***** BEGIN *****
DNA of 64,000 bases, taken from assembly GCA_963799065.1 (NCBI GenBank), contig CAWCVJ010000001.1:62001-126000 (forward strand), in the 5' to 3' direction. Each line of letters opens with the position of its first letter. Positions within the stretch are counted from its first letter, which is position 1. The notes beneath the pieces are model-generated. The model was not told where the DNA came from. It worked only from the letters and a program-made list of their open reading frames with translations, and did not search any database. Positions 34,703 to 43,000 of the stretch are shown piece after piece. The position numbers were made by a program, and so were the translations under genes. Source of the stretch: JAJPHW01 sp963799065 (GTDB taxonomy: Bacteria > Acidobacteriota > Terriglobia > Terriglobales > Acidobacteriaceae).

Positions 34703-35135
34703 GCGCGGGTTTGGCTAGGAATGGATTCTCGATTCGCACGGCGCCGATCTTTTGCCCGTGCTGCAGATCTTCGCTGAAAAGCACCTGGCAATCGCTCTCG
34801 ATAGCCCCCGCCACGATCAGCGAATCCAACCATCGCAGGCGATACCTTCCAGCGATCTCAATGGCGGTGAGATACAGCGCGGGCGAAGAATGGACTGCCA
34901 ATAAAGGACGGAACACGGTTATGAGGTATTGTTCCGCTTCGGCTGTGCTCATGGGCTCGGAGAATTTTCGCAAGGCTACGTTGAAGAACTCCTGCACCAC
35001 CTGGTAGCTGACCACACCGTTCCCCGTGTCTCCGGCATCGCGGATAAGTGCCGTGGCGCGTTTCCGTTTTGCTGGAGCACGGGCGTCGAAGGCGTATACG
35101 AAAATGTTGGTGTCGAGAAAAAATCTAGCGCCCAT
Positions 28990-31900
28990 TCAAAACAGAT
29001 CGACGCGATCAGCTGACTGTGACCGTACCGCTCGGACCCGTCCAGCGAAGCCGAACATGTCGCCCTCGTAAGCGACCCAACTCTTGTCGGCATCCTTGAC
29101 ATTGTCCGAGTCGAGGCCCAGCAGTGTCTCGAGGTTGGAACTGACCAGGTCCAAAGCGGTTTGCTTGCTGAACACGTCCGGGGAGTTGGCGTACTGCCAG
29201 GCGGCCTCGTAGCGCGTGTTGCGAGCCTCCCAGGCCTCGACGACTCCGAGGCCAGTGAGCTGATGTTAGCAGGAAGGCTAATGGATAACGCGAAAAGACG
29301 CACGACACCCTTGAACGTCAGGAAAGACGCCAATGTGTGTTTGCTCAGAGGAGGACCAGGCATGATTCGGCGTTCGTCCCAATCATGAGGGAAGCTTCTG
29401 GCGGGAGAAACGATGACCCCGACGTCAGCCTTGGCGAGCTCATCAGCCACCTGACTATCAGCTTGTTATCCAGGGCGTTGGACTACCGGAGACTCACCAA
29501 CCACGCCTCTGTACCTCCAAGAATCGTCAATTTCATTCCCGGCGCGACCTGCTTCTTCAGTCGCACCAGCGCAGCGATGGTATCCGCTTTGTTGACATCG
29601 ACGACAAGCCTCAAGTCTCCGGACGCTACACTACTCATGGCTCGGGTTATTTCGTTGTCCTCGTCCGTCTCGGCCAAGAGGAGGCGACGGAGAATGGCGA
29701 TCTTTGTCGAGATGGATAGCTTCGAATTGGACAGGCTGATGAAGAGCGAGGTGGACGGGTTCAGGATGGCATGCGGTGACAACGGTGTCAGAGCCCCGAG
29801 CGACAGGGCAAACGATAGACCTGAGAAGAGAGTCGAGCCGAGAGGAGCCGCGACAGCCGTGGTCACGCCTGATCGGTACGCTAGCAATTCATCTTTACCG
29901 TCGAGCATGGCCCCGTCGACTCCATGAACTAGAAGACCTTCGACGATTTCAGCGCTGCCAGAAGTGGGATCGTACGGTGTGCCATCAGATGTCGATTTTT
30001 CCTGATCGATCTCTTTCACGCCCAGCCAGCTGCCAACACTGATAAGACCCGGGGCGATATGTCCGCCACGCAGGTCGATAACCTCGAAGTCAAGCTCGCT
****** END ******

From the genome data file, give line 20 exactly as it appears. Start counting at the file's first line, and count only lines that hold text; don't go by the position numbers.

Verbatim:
30001 CCTGATCGATCTCTTTCACGCCCAGCCAGCTGCCAACACTGATAAGACCCGGGGCGATATGTCCGCCACGCAGGTCGATAACCTCGAAGTCAAGCTCGCT